The City of Tarpon Springs is moving ahead with plans to seek bids to refurbish the historical sponge docks in this Greek-style seaside village along the Anclote River.
Bids are expected to be reviewed before the end of March. If the city's Board of Commissioners agree on the scope and cost of the project, construction likely will begin by summer. About $1.3 million is projected for a budget that will pay for a small oval-shaped amphitheater, a floating dock for visitors including kayakers, an 8-foot wide wooden riverwalk, benches along the seawall, Florida native landscaping, wooden directional and historical markers and brick elements along Dodocanese Boulevard and around the docks.
Wood and brick are historically accurate features for the sponge docks, according to Ed Hoffman, Jr., president of Tarpon Springs-based Hoffman Architects
. "We're putting the docks back in the sponge docks
," Hoffman says. "Right now, it's just a concrete wharf, a concrete platform."
The goal is to make the sponge docks more pedestrian-friendly and create a shaded, landscaped area where people want to gather for Greek dances, special events or just sit and enjoy the docks, Hoffman says.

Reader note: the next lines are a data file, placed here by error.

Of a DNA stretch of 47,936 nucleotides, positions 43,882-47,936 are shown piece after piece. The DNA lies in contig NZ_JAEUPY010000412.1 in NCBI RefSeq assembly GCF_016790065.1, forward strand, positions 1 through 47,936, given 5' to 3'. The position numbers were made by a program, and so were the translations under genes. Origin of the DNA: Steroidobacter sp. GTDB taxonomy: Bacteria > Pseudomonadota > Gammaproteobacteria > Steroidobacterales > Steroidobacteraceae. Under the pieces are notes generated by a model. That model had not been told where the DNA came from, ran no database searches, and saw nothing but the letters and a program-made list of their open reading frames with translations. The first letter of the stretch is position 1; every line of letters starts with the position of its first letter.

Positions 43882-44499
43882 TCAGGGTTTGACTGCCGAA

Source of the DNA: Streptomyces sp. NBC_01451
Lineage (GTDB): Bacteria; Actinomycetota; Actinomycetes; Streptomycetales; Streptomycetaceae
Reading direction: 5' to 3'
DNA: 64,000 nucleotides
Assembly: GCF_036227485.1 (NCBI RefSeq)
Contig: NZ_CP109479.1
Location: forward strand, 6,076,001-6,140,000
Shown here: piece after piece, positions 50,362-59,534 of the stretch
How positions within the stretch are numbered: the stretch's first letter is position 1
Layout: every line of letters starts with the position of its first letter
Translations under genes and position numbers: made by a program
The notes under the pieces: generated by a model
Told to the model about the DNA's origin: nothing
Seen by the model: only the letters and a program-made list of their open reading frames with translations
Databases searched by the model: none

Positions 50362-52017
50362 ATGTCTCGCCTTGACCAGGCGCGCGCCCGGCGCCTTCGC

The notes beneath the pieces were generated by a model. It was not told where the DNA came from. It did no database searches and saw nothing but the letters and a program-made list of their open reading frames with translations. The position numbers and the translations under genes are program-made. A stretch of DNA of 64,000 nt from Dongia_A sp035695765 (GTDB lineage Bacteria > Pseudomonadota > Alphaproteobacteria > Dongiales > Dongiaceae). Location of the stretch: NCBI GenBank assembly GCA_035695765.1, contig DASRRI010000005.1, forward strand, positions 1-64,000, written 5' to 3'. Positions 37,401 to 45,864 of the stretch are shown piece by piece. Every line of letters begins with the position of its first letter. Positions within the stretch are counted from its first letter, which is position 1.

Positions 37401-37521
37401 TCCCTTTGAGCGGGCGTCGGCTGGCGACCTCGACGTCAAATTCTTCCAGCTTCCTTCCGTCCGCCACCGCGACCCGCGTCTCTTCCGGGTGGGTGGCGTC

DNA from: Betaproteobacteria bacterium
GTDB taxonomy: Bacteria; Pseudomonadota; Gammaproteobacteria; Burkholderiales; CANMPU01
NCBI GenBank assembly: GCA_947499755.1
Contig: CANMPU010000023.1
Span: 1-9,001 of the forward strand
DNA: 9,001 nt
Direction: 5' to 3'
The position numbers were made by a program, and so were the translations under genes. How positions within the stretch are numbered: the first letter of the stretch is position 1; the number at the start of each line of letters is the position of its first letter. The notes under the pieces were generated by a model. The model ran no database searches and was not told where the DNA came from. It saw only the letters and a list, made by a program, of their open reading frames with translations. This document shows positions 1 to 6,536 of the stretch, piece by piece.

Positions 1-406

Hoffman gave commissioners and the public an update on the project at a December city commission meeting. The project has been under design for about two years with public input gathered during several workshops.
Funds for the project are from the Penny for Pinellas sales tax revenues. Changes are slated for publicly owned land; no private property is involved. Construction bids will be a guide on how much of the project is affordable.
"What we want to do is try to enhance what we have there," says Tarpon Springs
Mayor David Archie.
Still, some residents and business owners are skeptical and worry that the authenticity and quaintness of the docks will be lost. "It's too modern for what we have down there," says former Tarpon Springs Mayor Anita Protos.
The project is unanimously supported by city commissioners.
"I can't wait to see the finished product," says Tarpon Springs Vice-Mayor Susan Slattery. She anticipates the amphitheater, in particular, as a field trip destination for young children who will learn about the city's history and the legacy of the Greek sponge divers who came to Tarpon Springs in the 1890s. "I think that's a great opportunity for children," Slattery says.
Commissioner Townsend Tarapani says the project "looks toward the future. Without a doubt, at the end of the day, this is something everyone is going to be proud of."
Writer: Kathy Steele
Sources: Susan Slattery, Anita Protos, David Archie, City of Tarpon Springs